If you need a refresher on how I'm breaking down Martech's paradox of tradeoffs and my associated 4-part series - read my previous blog here.
There are two parts to the way that Scott Brinker was talking about automation.The first part was about centralising/automating, and the other is decentralising/automating. First, we're talking about the centralising/automating part, and the barriers that need to be understood so we can break down the second automated/centralised step.
Here are the barriers I see to organisation face when trying to automate using their Martech stack.
Martech is just a tool
One of the things we see is that people are putting business cases up to buy a new Martech tool. In fact, a lot of businesses and marketing leaders assume that once they’ve bought Martech tool, that they have solved the problem - but this is never the case. Leaders need to realise that all these tools, regardless of the cost price and the functionality, are just tools. Once the tool is in place, it’s the people that have to make the tool do the work they ultimately bought it for.
This means you need to be crystal clear on a few things;
- How your business works
- How you and your tools can engage with the customers
- How your customers buy your services or products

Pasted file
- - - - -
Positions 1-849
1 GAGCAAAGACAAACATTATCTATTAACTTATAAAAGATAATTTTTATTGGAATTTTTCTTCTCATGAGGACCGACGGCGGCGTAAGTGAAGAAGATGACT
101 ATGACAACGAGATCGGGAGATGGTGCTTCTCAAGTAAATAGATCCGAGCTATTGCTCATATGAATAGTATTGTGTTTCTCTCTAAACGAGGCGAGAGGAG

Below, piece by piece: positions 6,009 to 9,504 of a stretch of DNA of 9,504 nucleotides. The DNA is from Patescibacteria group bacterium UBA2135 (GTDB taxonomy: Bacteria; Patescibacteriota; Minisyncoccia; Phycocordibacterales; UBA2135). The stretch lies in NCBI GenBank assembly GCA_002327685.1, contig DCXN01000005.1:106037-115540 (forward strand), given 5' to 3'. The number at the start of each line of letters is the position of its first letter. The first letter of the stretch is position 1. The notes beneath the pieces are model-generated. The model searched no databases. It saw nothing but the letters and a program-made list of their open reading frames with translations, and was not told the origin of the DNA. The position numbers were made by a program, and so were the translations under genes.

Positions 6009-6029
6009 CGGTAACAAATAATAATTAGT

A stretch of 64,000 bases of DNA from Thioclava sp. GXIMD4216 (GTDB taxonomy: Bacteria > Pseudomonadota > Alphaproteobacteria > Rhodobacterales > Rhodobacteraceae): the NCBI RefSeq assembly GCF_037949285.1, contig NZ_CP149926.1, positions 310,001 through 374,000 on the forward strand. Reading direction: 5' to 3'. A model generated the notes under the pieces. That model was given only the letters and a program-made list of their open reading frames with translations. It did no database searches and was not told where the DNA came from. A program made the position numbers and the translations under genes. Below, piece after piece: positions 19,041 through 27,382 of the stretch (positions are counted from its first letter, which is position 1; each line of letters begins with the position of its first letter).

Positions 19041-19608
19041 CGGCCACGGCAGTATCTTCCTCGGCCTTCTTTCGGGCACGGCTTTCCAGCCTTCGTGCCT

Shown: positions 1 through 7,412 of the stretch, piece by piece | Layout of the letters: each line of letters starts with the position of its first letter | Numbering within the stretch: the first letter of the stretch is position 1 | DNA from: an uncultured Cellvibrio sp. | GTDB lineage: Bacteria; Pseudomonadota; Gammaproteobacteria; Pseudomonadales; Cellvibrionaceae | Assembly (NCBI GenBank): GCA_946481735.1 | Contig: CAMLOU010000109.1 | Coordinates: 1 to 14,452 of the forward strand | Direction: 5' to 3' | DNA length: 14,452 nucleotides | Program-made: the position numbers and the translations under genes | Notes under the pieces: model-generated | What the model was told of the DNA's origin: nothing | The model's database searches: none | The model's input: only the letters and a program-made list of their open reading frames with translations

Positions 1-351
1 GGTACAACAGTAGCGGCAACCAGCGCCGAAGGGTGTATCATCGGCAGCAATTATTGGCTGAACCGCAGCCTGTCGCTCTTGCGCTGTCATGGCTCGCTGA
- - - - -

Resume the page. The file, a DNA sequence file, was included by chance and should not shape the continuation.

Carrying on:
- What success looks like
- That you’re collecting data that is going to help you make good decisions.
Most of the time, high consideration products and services are being researched months, or even years out from the purchase date. So this is about making sure we can play the long game by using the tool in the right way, giving you the ability to make good decisions.
Lack of Customer Segments
We need to be clear about our customer segments. We should have a clear understanding of who the customer is, how they think, where they live, and what they're trying to achieve by buying your products or services. If we don't know who we’re talking to, then taking advantage of what they're trying to do and how they're trying to use your product or service is very, very hard.
Next, we need to figure out what type of language and decision points we need to put into the tool after identifying your segments. This allows us to talk to them in a personalised way, that they actually care about, and they feel like it's not an automated process. Even though the point of automating is to centralise and standardise how we do things, you don't want to sound like you're just being fed information from a machine. Chatbots are a good example of this – if you are aware that you’re talking to a bot, the experience is diminished – the best chatbots are those where you’re questioning if it’s a bot at all.